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North Carolina orders workers' comp for so-called 'contractor'

When it comes to whether someone is entitled to workers’ compensation coverage for an on-the-job injury, one of the most fundamental issues is who the injured worker’s employer is. Since workers’ comp is provided by employers to employees, workers can’t make a claim if they’re not considered an actually an employee. So, for example, an independent contractor wouldn’t be eligible.

In a recent case, however, the North Carolina Court of Appeals ruled that a man who had been hired as an independent contractor was actually an employee, legally speaking. This is an interesting area in which workers’ comp law and employment law overlap.

The case involved West Point Farms in Rutherfordton, which had hired a maintenance man, who received a salary and free living accommodations in a trailer. That maintenance man in turn hired a carpenter’s helper, who was considered an independent contractor and paid hourly, although he was paid by the farm, not the maintenance man.

As more employees were hired, the living accommodations in the trailer got crowded, so West Point asked the maintenance man and the carpenter’s helper to build an apartment in a barn. While the pair was working on the apartment, the carpenter’s helper was injured and sought workers’ comp coverage.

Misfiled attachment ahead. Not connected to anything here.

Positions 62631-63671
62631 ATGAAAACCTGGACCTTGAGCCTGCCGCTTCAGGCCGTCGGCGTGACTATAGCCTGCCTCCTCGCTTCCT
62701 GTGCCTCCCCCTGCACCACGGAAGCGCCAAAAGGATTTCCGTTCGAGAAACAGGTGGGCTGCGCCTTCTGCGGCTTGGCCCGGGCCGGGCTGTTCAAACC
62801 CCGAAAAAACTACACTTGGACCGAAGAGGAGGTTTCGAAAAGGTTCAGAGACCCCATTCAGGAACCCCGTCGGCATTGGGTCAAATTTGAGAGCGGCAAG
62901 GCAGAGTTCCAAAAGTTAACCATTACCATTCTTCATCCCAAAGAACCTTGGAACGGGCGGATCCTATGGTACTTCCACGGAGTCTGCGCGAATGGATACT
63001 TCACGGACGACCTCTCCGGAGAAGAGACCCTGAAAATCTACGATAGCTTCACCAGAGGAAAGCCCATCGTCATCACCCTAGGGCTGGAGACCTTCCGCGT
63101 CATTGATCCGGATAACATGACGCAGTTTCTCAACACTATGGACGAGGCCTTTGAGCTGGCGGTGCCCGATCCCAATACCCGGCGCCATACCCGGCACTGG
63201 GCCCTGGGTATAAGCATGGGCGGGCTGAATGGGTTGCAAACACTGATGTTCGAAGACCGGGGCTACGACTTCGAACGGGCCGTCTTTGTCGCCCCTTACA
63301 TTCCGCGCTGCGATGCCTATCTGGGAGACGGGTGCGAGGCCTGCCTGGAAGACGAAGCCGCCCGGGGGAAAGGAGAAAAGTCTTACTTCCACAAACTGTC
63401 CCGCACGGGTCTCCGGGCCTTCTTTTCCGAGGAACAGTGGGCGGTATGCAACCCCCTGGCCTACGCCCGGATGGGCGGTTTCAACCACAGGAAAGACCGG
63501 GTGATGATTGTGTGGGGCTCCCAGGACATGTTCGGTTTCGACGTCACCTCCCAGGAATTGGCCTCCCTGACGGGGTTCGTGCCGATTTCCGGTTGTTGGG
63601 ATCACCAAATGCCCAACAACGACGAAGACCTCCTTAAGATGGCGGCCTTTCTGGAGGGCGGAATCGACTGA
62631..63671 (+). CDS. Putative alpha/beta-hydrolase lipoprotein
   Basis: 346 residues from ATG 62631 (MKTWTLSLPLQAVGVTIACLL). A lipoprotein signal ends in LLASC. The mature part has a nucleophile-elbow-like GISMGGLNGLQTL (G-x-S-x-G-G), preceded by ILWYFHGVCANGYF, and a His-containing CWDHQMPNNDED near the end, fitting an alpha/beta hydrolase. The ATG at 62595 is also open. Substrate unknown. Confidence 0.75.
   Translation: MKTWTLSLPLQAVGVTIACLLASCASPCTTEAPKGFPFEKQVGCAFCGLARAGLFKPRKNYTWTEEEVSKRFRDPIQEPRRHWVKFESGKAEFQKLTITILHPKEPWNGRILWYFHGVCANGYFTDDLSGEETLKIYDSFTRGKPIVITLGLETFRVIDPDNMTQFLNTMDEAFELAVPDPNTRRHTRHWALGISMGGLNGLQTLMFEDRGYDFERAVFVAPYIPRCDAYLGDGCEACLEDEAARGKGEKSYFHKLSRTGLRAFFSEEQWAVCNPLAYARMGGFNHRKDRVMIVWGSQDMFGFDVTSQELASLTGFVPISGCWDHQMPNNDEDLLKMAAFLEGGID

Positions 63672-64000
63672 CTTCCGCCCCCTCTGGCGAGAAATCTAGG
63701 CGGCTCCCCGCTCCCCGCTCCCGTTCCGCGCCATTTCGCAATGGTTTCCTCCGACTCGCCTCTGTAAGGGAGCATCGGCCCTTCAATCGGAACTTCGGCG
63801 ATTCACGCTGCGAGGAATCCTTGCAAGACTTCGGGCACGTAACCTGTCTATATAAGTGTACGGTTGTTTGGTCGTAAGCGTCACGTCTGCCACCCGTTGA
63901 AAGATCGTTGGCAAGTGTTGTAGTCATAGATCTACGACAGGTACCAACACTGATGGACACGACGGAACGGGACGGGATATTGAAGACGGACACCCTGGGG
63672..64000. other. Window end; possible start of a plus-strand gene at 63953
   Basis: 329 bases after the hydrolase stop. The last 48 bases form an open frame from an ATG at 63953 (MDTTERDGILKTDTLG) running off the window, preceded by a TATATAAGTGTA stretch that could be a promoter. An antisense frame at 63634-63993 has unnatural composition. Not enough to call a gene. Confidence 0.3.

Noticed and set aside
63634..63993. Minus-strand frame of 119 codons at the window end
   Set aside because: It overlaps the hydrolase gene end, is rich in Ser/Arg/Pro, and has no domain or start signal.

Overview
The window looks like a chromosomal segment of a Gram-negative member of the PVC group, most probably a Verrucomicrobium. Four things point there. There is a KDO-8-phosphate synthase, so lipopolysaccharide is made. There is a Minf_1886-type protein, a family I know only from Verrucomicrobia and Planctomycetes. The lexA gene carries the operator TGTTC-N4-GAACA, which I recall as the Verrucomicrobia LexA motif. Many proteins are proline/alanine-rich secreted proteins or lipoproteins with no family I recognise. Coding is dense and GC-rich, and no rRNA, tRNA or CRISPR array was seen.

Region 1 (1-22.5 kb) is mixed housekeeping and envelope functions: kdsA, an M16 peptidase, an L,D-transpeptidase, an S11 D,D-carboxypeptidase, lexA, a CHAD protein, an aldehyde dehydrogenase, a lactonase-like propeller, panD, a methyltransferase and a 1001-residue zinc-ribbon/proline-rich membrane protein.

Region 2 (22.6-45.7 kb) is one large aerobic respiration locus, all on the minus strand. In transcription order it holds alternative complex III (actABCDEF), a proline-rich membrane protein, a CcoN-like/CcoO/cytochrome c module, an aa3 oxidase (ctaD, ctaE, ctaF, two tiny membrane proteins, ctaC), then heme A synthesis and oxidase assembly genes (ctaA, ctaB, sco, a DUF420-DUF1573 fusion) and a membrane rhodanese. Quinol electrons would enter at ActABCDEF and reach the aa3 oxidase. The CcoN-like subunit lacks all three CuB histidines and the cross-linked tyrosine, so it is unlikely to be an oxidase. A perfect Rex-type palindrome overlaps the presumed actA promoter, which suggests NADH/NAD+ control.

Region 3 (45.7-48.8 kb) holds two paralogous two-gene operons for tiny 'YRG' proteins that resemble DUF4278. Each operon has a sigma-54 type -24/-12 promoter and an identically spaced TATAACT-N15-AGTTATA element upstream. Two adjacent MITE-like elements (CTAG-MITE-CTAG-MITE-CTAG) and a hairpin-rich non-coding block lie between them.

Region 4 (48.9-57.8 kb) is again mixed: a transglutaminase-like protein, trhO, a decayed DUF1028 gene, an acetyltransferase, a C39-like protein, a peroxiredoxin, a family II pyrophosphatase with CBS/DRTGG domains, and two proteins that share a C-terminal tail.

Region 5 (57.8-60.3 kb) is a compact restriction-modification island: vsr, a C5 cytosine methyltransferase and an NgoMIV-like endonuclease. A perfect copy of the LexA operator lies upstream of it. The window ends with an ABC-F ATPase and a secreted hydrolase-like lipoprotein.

At first, the courts turned him down because he was thought to be a contractor. However, the North Carolina Court of Appeals considered his work situation under the rules of employment law and determined that he was an employee and entitled to coverage.

Under both North Carolina and federal law, there are specific rules about who can be considered an independent contractor versus an employee. The courts consider a number of factors, including:

  • Does the worker have other clients, his own business cards, and a website?
  • Does the worker handle his own bonding and liability insurance?
  • Is the worker free to set his own schedule, determine his pay rate, and decide how the work is to be performed?
  • Does the job involve technical skill, initiative and judgment?
  • Does the worker use his own equipment, or is it provided by the business?
  • Does the worker play an integral role in the business?

In this case, the carpenter’s helper had no other clients, was paid by the hour and closely supervised by the maintenance man, and the farm provided most of his tools and materials. Based on the balance of those factors, the appeals court said he was legally an employee of the farm. Since the injury occurred during working hours and on a project initiated by the farm, the carpenter’s helper was entitled to workers’ comp.

Source: Risk & Insurance magazine’s Workers’ Comp Forum, “Hourly pay, supervision by farm employee show helper is employee,” Aug. 30, 2013

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